Photo: Land Trust.

Sneaking in an Evening Hike at Whychus Canyon Preserve

May 26, 2023 by Sarah Mowry
I have to admit, I have wildflower FOMO. Tis the season for stunning pictures everywhere of fields and fields of wildflowers. What's a busy person to do? Eek out an evening hike at a local favorite, Whychus Canyon Preserve.

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I have to admit, I have wildflower FOMO. Tis the season for stunning pictures all over the internet of fields and fields of wildflowers, and it makes me ready to chuck my calendar out the window and hop in the car and go. Alas, real life intercedes and work and shepherding the kids to and fro must take precedent. So how to handle the wildflower FOMO? Eek out an evening hike at a local favorite, Whychus Canyon Preserve.

Whychus Canyon Preserve is located northeast of Sisters, but is easily accessible from Bend, Redmond and beyond. The Preserve is owned and managed by the local land conservation nonprofit Deschutes Land Trust, and is a protected preserve for native plants and animals with more than seven miles of trails for exploration. May is prime time at the Preserve, when wildflowers take center stage and brighten up the desert landscape. My favorite time to visit is early evening to take advantage of those longer spring days and the softer light of sunset.

From the Whychus Canyon Preserve trailhead, I like to hike the canyon loop in the following direction. Start by taking the Rim Trail straight toward the edge of the canyon carved by Whychus Creek. After 0.2 miles, you’ll reach a gate and a junction, turn left and follow the Rim Trail towards an open overlook with a bench and views of the mountains and creek. This first warmup section of the trail offers a multitude of flowers depending on season. At the time of writing, early season flowers like brilliant white sand lilies and delicate pinkish-white prairie stars were abundant. As the season progresses bright purple phacelia, yellow-sunflowery balsamroots, and fiery red paintbrush take over. In all, nearly 100 species of flowering shrubs and wildflowers have been documented at Whychus Canyon Preserve!

Paintbrush blooms at Whychus Canyon Preserve. Photo: Land Trust.
Paintbrush blooms at Whychus Canyon Preserve. Photo: Land Trust.
At the overlook, the trail makes a zag (or a zig!) and begins to head down into the canyon. The trail cuts through a rugged band of rimrock that offers shady nooks for other wildflowers like alumroot to grow and exposed rockfaces where brilliantly colored lichen sprawls. Canyon wrens can often be heard (listen for their descending series of notes) as you hike down into the canyon. The trail meanders its way back northward, midway along the canyon slope until you reach a junction, 0.8 miles after the overlook.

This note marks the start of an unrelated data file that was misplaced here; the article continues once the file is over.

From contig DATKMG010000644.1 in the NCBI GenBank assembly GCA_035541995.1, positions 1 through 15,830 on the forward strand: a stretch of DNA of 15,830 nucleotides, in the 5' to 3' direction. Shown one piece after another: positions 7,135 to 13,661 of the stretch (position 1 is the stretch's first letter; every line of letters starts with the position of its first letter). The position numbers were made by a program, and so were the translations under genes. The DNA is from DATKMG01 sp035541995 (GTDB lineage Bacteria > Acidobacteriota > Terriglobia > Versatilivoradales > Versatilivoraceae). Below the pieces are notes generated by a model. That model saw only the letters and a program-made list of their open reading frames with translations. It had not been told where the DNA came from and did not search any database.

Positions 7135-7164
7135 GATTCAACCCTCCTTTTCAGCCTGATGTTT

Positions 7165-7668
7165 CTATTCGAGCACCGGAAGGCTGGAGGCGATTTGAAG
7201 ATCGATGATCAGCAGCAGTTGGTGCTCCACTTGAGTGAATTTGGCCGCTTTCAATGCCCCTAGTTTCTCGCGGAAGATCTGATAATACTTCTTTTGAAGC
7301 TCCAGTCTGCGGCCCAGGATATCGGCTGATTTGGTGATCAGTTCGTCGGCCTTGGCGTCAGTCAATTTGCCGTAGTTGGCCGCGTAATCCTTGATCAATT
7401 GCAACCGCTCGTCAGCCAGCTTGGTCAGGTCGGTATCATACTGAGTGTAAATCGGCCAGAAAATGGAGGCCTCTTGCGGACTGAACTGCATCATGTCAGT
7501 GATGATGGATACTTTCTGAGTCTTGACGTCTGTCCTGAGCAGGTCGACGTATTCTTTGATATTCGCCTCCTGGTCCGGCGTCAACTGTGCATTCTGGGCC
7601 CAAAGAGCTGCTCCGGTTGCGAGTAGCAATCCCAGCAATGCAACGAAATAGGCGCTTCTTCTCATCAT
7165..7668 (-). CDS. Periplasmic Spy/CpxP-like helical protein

Turn left and follow the steep trail down to the canyon floor. Here you walk along the banks of Whychus Creek, a rushing waterway supercharged by melting mountain snow each spring. The creek is a special place, a ribbon of life in our high desert, providing pathways, shelter, and food for wildlife including cougar, deer, songbirds, bats, and salmon. The creek also gives life to different kinds of wildflowers that enjoy their wetter surroundings. Look for blooming shrubs like pink spirea and white mock orange or tiny false Solomon’s seal. As you follow the Creek Trail, evening light brightens the canyon walls spotlighting blooming balsamroots and Oregon grape, or the bright orangey brown trunks of ponderosa pines.

After another 0.8 miles you come to another junction. Head straight along the valley floor for a longer loop hike, or take the right fork to head up and out of the canyon via another steep section that winds through a break in the rimrock. At your next junction, turn right and head up to a rocky overlook perfect for taking in the views of the canyon and meadows of Whychus Creek and/or some water and snacks. From here you can follow the trail 1.3 miles back to the trailhead. This section of Rim Trail is one of my best at the Preserve! Stunning views of the Three Sisters pop through old growth juniper heavy with bright green lichen. Wildflowers dot the grassland—bright yellow buckwheat, blue flax, and purple threadleaf daisy. This last burst of flowers gets you back to the trailhead satiated that you didn’t miss out on all of spring’s glories! Find trail maps, directions,  and more information about Whychus Canyon Preserve.

This story first appeared in the The Bulletin.


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